density of liquid water is determined by its
temperature, and water is most dense at
about 40 F.
• Why is that important? As winter sets in, lakes
lose energy to the atmosphere, and water
near the surface cools, becomes more dense,
and sinks. Warmer, less dense water under the
surface will rise to replace this surface water.
When the entire lake reaches 40 F, the surface
water cools further, dropping below 40 F.
Because this water is now less dense than the
surrounding water, it will stay on the top and
continue to cool.
Fig. 1 The cooling of a lake
How does Lake Freezing begin?
• Once the surface water falls below
32 F, it freezes. The freezing then
spreads downward into the lake and
the ice thickens. Unless the lake is
very shallow, you will find liquid
water below the ice. This deeper
water is about 40 F; fortunately fish Fig. 2 The freezing surface of a lake
can live in this cold temperature.
• Freezing first occurs along the
shoreline, where the water is
shallow. Before ice can form on the
surface, the entire water column
must first reach 40 F, which is likely
to first occur along the shoreline. Ice forming around the shore of Lake
Lake Ice Melting
In most Januaries and Februaries, snow both reflects
sunlight and insulates the lake. With a thick snow
layer, the lake neither gains nor loses heat. The
bottom sediment is actually heating the lake water
slightly over the winter, from stored summer heat.
Around March, as the air warms and the sun gets
more intense, the snow melts, allowing light to
penetrate the ice. Because the ice acts like the glass in
a greenhouse, the water beneath it begins to warm,
and the ice begins to melt FROM THE BOTTOM.
When the ice thickness erodes to between 4 and 12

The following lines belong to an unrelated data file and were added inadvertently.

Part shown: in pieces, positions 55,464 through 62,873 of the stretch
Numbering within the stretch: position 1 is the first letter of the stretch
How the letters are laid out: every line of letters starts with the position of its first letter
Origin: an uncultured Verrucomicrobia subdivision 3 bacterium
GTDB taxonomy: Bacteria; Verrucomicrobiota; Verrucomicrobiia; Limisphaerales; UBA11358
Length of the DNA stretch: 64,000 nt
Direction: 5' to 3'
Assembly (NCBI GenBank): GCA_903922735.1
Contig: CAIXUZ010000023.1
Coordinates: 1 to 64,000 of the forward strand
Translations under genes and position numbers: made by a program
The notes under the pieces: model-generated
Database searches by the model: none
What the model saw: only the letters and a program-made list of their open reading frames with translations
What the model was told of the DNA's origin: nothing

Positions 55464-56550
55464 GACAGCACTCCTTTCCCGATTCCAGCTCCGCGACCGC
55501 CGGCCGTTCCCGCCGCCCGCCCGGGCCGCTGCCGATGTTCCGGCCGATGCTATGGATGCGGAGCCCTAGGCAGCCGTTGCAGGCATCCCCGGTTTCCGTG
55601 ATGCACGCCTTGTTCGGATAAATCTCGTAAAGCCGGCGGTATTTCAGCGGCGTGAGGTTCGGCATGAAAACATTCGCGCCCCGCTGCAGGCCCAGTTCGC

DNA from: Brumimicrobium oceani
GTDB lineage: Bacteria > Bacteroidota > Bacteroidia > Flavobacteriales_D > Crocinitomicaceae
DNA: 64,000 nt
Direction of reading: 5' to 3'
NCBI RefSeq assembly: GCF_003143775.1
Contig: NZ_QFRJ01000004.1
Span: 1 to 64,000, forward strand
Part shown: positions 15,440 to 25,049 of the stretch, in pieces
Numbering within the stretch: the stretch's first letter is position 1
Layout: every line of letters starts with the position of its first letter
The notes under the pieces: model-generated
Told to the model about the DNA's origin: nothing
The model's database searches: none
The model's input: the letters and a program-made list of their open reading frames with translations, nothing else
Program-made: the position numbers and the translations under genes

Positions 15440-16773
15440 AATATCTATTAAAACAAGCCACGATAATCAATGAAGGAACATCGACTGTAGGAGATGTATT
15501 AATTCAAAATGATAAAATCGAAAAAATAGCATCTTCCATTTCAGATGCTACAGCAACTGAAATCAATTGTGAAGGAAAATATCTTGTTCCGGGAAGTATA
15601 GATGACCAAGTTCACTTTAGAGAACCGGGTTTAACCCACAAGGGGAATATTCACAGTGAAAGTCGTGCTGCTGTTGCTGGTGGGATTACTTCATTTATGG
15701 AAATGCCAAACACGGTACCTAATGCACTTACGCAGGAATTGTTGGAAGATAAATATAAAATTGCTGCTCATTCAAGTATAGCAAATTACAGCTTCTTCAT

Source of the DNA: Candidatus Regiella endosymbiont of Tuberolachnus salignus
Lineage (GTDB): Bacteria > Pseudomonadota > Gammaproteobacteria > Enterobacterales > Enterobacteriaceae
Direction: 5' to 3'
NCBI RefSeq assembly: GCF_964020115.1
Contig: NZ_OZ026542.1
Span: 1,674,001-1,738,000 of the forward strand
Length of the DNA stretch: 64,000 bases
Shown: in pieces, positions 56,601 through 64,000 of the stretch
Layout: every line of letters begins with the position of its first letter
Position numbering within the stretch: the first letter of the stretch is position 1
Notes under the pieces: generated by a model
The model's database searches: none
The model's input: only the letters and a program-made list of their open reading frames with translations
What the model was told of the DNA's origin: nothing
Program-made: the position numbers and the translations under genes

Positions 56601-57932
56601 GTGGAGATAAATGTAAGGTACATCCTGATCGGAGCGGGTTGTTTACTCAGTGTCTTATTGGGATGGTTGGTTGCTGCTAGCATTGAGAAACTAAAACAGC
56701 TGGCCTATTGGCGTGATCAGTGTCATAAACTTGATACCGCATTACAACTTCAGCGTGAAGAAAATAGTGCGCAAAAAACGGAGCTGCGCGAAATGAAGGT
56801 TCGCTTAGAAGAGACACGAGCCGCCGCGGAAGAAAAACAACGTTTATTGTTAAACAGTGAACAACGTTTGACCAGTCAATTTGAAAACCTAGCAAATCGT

inches, it transforms into long vertical crystals called
"candles." These conduct light even better, so the ice
starts to look black, because it is not reflecting much
Warming continues because the light energy is being
transferred to the water below the ice. Melt water fills
in between the crystals, which begin breaking apart.
The surface appears grayish as the ice reflects a bit
more light than before.
The wind comes up, and breaks the surface apart. The
candles will often be blown to one side of the lake
piling up on the shore. In hours, a sparkling blue lake,
once again!
Black ice
When do Lake Freezing and Lake Ice
Melting occur?
• Lake freezing can occur anytime during the
Fall and Lake Ice Melting can occur anytime
during the Spring.
• The specific month in which these occur can
vary. The appropriate conditions must be
present for each process to take place.
Freeze-Up and Ice Break-Up dates for
some Lakes and Rivers
Lake Mendota
• Lake Mendota is the
northernmost and
largest of the
four lakes near Madison
, Wisconsin.
• It’s one of the most
studies lakes in the US.
Climate change effects on Lake
Mendota Ice
In Madison, Wisconsin, winter is milder than in years past.
Researchers monitoring ice on Lake Mendota find that ice
cover on the lake averages 40 fewer days now than it did 150
years ago. Says University of Wisconsin researcher John
Magnuson, "Wisconsin is losing winter as we knew it."
Today in the Lab
• Today you will be examining a dataset of Lake
Mendota Ice duration. This dataset consists of
146 years of data. You will be looking for
trends in the data.